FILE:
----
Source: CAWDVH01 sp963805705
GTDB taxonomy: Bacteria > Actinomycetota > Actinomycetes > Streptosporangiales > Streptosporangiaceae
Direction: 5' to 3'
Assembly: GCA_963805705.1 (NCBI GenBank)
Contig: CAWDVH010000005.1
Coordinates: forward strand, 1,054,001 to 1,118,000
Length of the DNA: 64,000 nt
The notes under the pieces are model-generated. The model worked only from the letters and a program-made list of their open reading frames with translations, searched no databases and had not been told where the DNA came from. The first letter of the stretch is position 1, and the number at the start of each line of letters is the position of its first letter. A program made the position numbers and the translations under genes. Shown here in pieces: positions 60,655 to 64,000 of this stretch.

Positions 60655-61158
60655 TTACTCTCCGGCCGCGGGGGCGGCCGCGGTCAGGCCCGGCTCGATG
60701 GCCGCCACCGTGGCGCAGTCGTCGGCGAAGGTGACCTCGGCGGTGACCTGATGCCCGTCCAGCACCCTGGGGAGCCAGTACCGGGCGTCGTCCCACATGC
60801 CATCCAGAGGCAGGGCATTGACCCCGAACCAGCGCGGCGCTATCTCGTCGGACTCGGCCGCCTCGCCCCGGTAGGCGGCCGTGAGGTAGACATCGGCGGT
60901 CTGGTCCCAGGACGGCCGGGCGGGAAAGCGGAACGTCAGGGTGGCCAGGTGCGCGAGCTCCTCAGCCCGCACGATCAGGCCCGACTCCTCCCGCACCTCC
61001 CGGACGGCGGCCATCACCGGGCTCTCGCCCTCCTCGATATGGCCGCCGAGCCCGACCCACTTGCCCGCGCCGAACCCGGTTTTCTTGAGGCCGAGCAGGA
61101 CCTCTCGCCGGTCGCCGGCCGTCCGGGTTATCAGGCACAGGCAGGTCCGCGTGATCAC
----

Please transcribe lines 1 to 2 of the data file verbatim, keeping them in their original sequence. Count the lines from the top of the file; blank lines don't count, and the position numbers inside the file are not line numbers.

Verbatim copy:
Source: CAWDVH01 sp963805705
GTDB taxonomy: Bacteria > Actinomycetota > Actinomycetes > Streptosporangiales > Streptosporangiaceae